For patients living with keratoconus, a progressive thinning and weakening of the cornea, which can result in significant visual loss and may lead to corneal transplant, Horizon Eye Care is proud to offer a new therapeutic treatment, corneal cross-linking. With corneal cross-linking, the progression of keratoconus is slowed down or halted, and it may eliminate the need for a corneal transplant.
Horizon Eye Care is the only eye care practice in the region with this advanced technology. Three of Horizon’s skilled physicians – Drs. Joseph Biber, and Gerald Rosen – are qualified to perform Avedro’s corneal cross-linking procedure.
“Corneal cross-linking is beneficial to our patients in that if offers them a therapeutic option to limit the progression of keratoconus and ectasia,” says Dr. Gerald Rosen. “The FDA approval of corneal cross-linking with Photrexa products and the KXL System offers new treatment options for appropriate patients who, until now, had few options to help with their vision challenges and no way therapeutic treatment for these sight-threatening conditions.”
In keratoconus patients, the typically round, dome-shaped cornea progressively thins and weakens, causing the development of a cone-like bulge that produces optical irregularities that affect vision. A rare condition, keratoconus typically appears in individuals who are in their late teens or early twenties. Early symptoms include blurring or distortion of vision or increased sensitivity to light. Corneal ectasia, also marked by progressive corneal steepening and thinning, is a rare but serious complication resulting from vision correction procedures – such as laser-assisted in-situ keratomileusis (LASIK) and photorefractive keratectomy (PRK), and is associated with worsening vision.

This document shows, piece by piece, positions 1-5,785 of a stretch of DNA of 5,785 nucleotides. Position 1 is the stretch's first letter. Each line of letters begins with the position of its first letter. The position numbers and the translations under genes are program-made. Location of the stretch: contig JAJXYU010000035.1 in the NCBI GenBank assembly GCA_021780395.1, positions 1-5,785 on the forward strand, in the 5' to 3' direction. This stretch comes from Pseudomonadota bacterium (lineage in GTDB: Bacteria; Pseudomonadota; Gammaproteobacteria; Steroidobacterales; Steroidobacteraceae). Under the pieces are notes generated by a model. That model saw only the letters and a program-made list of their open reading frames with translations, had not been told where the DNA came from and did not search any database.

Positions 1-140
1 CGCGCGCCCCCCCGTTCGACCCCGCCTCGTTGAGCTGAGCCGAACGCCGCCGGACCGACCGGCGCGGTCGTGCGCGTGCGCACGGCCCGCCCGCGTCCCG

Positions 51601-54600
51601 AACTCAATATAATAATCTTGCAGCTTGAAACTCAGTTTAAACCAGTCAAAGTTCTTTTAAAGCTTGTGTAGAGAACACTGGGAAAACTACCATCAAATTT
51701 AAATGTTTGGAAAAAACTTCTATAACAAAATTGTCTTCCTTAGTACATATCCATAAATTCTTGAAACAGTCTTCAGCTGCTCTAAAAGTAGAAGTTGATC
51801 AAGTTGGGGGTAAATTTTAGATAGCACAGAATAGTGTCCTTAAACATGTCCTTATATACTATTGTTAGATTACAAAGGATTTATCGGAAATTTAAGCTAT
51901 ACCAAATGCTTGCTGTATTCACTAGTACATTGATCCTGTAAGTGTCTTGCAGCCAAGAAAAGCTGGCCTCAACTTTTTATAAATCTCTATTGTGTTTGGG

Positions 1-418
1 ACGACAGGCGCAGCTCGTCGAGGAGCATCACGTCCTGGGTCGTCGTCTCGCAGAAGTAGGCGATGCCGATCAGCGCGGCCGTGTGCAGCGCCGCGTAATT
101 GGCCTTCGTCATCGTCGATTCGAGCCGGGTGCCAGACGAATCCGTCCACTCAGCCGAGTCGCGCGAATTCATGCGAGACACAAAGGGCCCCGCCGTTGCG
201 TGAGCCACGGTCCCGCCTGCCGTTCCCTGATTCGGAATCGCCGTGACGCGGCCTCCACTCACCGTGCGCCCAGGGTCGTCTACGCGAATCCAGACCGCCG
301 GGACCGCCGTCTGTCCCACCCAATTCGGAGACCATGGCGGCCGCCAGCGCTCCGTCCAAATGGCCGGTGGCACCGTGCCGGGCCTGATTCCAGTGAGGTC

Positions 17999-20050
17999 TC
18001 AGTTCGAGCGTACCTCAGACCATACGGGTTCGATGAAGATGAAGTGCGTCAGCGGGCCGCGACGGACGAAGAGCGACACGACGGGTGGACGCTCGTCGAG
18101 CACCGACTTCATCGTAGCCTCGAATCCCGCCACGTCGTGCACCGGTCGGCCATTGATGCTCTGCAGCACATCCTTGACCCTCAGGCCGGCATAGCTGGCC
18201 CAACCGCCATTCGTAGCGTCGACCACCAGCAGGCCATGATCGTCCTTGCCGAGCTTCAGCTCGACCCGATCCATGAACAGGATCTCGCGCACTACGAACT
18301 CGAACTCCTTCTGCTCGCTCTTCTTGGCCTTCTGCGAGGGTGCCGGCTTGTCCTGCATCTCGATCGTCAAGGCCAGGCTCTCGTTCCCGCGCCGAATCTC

Corneal cross-linking using Avedro’s Photrexa products and KXL System is a medical procedure that combines the use of ultra-violet (UV) light and riboflavin (vitamin B2) eye drops. The procedure works by creating new corneal collagen cross-links, which results in a shortening and thickening of collagen fibrils that leads to the stiffening the cornea. Cross-linking, which has been performed in Europe since 2003, is considered the standard of care around the world for keratoconus and corneal ecstasia following refractive surgery.
“Early diagnosis is critical and allows patients to be treated at the onset of the disease,” added Dr. Rosen. “Patients suffering from progressive keratoconus and corneal ectasia following refractive surgery can now receive a therapeutic treatment that has been rigorously tested and approved.”
To determine if you are a candidate for this minimally invasive, outpatient procedure ask your Horizon Eye Care physician or call 704-365-0555 to set up a consultation. Or, request an appointment here, right now.